The African Development Bank (AfDB) on Thursday entered into a strategically viable partnership with Cameroon that involves providing €115.05 million for an Agricultural Value Chain Development Project.
The Bank Group will fund 77.6 percent of the project, the State of Cameroon will fund 21.5 percent, while beneficiaries will fund 0.9 percent. This is according to AfDB.
AfDB’s objective is to help create shared wealth and jobs for young people and strengthen food and nutritional security by bolstering the competitiveness of the oil palm, plantain, banana, and pineapple sectors, of which Cameroon is one of the main exporters in Central Africa.
The agreement was signed in Yaounde, Cameroon, with Gabriel Mbairobe, Cameroon’s Minister of Agriculture and Rural Development, and Léandre Djummo, the General Manager of the Commercial Bank of Cameroon, signing for the government, while Serge N’Guessan, the Director General of the African Development Bank for Central Africa, also attended the signing.
The fund will also assist in providing medium-term financing to microfinance institutions in Cameroon so that they can extend flexible medium-term loans (2 to 4 years) to enterprises in the agricultural value chain.
The Agricultural Value Chain Development Project is expected to endow the Fund with €13.12 million and a partial credit guarantee of €4.58 million euros for risk sharing with commercial banks.
Details in the signed agreement reveal that the Commercial Bank of Cameroon will make the resources available to microfinance institutions closer to the field. The funds will also be available to producer organizations, including small and medium-sized enterprises and also youth engaged in commercial agriculture.
“I express my gratitude to the African Development Bank Group, which, like the Cameroonian government, is convinced that agriculture is an important pillar of the structural transformation of our economy,” said Minister Mbairobe. “We are very sensitive to this multifaceted support.”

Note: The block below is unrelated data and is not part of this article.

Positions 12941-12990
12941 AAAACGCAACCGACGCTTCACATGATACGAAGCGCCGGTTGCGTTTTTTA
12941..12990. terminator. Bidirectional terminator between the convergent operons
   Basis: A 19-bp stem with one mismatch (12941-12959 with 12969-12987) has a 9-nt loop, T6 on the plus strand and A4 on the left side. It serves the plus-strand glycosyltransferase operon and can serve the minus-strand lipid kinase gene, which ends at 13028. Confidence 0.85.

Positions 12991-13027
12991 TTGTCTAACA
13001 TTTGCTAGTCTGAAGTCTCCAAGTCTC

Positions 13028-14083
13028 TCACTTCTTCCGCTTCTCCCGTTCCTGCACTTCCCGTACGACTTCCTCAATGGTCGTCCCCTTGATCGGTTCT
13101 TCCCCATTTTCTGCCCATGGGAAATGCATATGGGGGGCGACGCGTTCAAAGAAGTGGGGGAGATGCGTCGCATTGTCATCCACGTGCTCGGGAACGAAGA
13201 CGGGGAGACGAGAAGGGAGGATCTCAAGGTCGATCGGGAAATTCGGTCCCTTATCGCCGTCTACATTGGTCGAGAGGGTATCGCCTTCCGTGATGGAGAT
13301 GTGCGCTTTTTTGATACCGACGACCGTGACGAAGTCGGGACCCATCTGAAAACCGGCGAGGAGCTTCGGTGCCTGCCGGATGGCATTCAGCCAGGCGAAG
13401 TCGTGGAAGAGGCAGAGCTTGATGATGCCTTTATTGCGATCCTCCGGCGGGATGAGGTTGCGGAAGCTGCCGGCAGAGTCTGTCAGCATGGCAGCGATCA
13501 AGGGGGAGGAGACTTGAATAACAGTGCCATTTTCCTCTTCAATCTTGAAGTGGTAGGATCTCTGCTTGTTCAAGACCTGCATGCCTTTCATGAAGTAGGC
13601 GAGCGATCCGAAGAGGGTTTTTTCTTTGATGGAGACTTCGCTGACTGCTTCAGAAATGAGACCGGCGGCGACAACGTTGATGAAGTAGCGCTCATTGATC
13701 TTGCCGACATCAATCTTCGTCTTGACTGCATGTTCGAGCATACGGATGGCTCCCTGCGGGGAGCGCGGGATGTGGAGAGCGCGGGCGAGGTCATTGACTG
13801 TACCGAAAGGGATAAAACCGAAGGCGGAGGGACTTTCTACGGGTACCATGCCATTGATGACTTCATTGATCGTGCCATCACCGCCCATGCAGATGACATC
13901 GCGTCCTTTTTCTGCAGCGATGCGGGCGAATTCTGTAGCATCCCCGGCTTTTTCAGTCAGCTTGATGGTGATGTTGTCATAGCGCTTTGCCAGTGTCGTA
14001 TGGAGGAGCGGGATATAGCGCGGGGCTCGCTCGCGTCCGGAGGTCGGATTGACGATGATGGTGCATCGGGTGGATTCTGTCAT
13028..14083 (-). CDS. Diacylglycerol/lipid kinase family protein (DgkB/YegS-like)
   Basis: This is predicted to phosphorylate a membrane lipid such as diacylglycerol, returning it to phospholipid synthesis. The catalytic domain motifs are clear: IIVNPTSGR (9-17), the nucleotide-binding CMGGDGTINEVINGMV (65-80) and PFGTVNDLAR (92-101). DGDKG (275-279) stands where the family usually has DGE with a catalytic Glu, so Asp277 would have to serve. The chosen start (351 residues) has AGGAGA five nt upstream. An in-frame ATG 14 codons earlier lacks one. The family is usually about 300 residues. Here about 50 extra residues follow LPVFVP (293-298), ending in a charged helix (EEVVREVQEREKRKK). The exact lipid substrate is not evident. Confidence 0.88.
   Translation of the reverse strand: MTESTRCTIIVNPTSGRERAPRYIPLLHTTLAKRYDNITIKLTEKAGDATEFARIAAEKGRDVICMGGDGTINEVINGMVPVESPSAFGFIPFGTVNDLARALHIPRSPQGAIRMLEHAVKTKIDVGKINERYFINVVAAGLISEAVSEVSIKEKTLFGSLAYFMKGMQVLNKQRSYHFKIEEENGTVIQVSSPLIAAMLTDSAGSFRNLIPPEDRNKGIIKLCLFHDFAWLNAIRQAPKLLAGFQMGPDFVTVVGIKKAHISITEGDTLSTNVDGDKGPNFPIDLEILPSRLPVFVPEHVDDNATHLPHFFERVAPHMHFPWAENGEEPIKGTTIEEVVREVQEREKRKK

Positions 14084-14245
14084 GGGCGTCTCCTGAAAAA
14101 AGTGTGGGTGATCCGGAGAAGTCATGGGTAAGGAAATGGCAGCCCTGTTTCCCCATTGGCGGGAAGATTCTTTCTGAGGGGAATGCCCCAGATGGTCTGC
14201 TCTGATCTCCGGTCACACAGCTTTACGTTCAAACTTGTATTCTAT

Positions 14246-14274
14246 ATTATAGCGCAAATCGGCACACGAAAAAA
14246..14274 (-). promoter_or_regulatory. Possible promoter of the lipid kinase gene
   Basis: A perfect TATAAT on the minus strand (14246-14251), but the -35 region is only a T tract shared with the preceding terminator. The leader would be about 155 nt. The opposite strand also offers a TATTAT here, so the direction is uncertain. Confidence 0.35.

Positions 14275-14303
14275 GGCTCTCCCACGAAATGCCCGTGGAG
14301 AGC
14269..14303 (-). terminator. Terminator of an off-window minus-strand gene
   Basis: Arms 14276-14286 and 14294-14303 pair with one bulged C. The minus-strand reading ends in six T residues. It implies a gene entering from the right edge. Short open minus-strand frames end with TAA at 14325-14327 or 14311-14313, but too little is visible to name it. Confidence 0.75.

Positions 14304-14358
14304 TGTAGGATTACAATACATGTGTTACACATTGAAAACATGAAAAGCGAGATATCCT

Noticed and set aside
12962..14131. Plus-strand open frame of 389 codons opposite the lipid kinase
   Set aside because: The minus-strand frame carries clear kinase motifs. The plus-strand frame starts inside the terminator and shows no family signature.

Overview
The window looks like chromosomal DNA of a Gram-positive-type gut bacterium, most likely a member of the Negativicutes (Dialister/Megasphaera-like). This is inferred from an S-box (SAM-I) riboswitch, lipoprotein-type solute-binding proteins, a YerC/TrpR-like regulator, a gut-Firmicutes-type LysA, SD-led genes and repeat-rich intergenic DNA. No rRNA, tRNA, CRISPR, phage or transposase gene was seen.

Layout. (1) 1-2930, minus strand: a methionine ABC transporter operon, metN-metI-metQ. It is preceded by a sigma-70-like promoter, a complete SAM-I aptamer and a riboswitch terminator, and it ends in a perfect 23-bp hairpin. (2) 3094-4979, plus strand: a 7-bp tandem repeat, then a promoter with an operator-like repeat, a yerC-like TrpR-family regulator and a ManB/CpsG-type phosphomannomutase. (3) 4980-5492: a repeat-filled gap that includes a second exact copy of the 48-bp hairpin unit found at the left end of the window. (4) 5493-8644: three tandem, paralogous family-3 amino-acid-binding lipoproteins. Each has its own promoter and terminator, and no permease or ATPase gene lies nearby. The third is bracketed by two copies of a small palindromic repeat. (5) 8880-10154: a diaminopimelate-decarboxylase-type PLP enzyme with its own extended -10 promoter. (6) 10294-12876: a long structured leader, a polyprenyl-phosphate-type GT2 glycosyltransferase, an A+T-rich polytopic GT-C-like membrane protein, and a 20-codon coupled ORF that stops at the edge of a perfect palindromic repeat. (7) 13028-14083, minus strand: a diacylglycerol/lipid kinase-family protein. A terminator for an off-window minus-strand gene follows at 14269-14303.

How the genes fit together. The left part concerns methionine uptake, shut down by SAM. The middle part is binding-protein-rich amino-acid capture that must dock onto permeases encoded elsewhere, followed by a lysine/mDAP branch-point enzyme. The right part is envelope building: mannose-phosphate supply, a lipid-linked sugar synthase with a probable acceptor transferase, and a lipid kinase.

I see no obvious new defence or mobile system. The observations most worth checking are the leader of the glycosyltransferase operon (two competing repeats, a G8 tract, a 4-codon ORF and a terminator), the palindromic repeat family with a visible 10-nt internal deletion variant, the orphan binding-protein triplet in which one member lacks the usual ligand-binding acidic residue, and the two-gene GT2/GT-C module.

On the other hand, N’Guessan believes that this fund will help drive development in the rural communities in Cameroon and the Central African sub-region. “The African Development Bank will ensure that this innovative fund has more resources, so that more farmers benefit from it and, above all, that rural development is a reality in Cameroon and the Central African sub-region,” he said.
Djummo, the General Manager of the Commercial Bank of Cameroon, thanked the Minister of Agriculture for the rigorous monitoring of the project and its outcome, all the public authorities involved, and the African Development Bank for placing confidence in the institution.
The AfDB said that the scheme would enable microfinance institutions to approach the Commercial Bank of Cameroon with a request for refinancing, which would be granted at a highly concessional 3 percent interest rate. In turn, the microfinance institution makes loans to its clients, who are typically cooperatives and small agricultural enterprises, as well as others, using 30 percent of its funds. The Agricultural Sector Development Fund will contribute a further 60 percent of the loan, which assumes a financial counterpart of 10 percent.